Violent clashes between protesters and law enforcement inover the weekend left blood spilled and led to mass arrests, and on Monday morning the continuing standoff virtually shut down one of Asia's busiest airports. Hong Kong's Airport Authority said all flights not already checked in for departure, and all scheduled incoming flights not already in the air would be cancelled.
The dramatic shutdown came as dozens of protesters, demonstrating against what they consider the central Beijing government's efforts to assert more control over the semi-autonomous city, filled the arrivals hall at Hong Kong International Airport.
In a statement, the Airport Authority said it would "work closely with its business partners with a view to resuming normal airport operations as soon as possible. Affected passengers are reminded to pay attention to the latest flight information through the airport's website and the 'HKG My Flight' mobile app."
Monday was the fourth day in a row that the protesters have occupied the arrivals hall. Officials said there could be as many as 5,000 demonstrators inside the terminal.
CBS News producer Chris Liable said the airport protest was peaceful, but Chinese authorities have already started taking a harder line against the demonstrators after months of unrest, with tension still escalating on the streets.
The office that handles Hong Kong affairs for China's government alleged in a statement on Monday that "radical demonstrators" had "repeatedly attacked police officers."
"They have already constituted serious violent crimes and have begun to show signs of terrorism. This is a gross violation of the rule of law and social order in Hong Kong and a serious threat to the lives of Hong Kong citizens. It is a serious challenge to the prosperity and stability of Hong Kong. Such violent crimes must be resolutely cracked down in accordance with the law, without any ruthlessness," the statement from Beijing said.
CBS News correspondent Debora Patta said nearly 50 people were treated for injuries Sunday after police used tear gas and rubber bullets to disperse crowds in downtown Hong Kong.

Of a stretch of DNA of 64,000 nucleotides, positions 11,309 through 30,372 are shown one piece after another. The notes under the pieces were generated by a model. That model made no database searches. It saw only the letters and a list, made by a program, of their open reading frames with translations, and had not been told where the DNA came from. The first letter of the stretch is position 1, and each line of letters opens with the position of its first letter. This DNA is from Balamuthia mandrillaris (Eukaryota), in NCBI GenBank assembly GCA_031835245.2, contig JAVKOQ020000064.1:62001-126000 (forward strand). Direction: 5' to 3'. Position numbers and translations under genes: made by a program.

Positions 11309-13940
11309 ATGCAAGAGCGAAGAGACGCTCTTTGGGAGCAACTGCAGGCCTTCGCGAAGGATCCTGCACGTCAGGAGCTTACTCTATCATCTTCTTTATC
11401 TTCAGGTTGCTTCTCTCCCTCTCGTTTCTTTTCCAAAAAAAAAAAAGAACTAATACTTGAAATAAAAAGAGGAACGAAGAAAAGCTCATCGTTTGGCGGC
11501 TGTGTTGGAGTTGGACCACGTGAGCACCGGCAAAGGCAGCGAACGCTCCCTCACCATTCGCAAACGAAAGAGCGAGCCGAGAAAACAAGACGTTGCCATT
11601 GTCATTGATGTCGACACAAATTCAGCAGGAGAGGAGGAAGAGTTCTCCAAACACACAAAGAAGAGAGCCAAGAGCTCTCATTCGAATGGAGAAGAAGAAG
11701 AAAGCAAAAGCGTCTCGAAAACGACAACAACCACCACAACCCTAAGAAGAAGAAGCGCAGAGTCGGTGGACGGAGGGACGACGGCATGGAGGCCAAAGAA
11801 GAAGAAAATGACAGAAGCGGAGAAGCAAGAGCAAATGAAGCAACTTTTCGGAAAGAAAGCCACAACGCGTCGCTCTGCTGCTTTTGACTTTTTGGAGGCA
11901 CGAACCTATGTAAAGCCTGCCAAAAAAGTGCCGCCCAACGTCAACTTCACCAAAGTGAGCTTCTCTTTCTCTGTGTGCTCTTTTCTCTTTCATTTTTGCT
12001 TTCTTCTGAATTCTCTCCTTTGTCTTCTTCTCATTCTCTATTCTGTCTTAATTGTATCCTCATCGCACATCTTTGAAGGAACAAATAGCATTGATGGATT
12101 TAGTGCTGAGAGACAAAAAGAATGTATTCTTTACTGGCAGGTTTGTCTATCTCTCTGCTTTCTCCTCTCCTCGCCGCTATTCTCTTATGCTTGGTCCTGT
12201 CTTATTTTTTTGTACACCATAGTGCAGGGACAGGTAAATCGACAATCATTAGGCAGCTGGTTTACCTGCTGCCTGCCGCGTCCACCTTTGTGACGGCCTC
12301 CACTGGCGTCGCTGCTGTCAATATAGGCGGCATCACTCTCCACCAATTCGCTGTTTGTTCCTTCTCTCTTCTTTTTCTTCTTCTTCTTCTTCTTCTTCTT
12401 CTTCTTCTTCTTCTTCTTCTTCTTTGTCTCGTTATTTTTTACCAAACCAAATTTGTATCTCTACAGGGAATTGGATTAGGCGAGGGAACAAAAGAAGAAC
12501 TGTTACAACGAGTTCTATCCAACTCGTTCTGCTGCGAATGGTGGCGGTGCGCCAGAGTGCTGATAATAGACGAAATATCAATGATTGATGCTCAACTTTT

Another protest was planned for Monday outside police headquarters in the city. She said many Hong Kongers' fear of the police had turned to loathing after a weekend that saw authorities get a lot tougher in their crackdown on the protesters.
A flash mob-style protest exploded across the city on Sunday as demonstrators played cat and mouse with the police. Using hit and run tactics, protesters emerged from subway stations, set up barricades, blocked roads, then quickly retreated to different locations.
Most of those on the frontlines of the protests are young students, including 18-year-old Vincent Chong. Instead of playing basketball this summer, he's been choking on tear gas, and has seen the inside of a police cell after being arrested. But he was back on the streets again Sunday night.
"I don't think I'm doing the wrong thing," he told Patta. "Even (when) the police arrest me, I think I'm doing the right thing then."
The past few days have seen a much tougher police response. Patta said the police tactics on the streets had definitely changed; they have been moving in a lot quicker to break up demonstrations, appearing a lot more determined, and using a lot more force.
As one rally grew, riot police advanced on the protesters from three different directions, leaving them nowhere to run. On another occasion tear gas was fired at point blank range in an underground train station, sparking terrifying stampede.
Police disguised as protesters turned on the demonstrators. One young man begged for mercy as he was pinned down; "I'm terribly sorry," he shouted. "Please don't press on me. I understand I've been arrested."
A woman was hit directly in the eye with a bean-bag round filled with pellets. Her injury has become yet another potent symbol for the protesters, with many, including inside the airport, donning fake bloodied eye patches in solidarity.
Patta said that as the injuries have mounted, so too has resentment. What began as a simple protest against a now-shelved law on extraditions of criminal suspects to mainland China has metastasized into a full-blown hatred of the police.